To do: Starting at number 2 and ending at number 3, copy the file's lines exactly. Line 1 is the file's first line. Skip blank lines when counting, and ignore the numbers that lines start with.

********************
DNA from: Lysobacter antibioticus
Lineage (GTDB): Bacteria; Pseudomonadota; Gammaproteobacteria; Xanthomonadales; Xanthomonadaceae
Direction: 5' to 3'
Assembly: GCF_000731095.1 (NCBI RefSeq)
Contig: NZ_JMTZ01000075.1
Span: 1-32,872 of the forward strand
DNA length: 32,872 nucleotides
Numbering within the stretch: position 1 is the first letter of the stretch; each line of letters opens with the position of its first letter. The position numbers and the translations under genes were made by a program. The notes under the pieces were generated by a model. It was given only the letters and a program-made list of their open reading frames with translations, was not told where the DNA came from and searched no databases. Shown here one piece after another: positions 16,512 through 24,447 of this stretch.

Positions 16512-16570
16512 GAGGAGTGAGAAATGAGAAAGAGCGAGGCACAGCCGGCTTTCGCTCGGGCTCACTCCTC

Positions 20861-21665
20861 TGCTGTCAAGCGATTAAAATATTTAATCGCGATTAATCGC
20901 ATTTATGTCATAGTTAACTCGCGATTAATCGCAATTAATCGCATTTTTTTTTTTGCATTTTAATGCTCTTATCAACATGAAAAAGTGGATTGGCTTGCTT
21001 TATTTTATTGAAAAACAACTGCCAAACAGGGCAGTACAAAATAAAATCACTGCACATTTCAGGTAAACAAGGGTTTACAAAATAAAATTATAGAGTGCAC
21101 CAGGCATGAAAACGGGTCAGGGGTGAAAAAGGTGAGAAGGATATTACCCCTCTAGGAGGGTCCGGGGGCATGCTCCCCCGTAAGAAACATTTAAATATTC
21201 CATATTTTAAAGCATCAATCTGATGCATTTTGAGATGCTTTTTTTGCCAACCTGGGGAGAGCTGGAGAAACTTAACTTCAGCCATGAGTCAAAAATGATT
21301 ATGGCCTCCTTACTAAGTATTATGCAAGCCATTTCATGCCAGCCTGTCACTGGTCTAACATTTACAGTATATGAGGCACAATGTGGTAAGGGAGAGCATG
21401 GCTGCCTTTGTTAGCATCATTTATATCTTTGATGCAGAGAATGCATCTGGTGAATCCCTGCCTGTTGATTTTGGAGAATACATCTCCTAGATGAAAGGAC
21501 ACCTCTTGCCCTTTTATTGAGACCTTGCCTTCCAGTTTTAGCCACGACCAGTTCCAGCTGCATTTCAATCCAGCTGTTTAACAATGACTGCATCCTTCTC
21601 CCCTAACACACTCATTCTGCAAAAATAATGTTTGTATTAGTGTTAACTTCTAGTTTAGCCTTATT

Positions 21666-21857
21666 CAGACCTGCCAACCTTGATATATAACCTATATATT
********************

Lineage (GTDB): Bacteria; Pseudomonadota; Gammaproteobacteria; Xanthomonadales; Xanthomonadaceae
Direction: 5' to 3'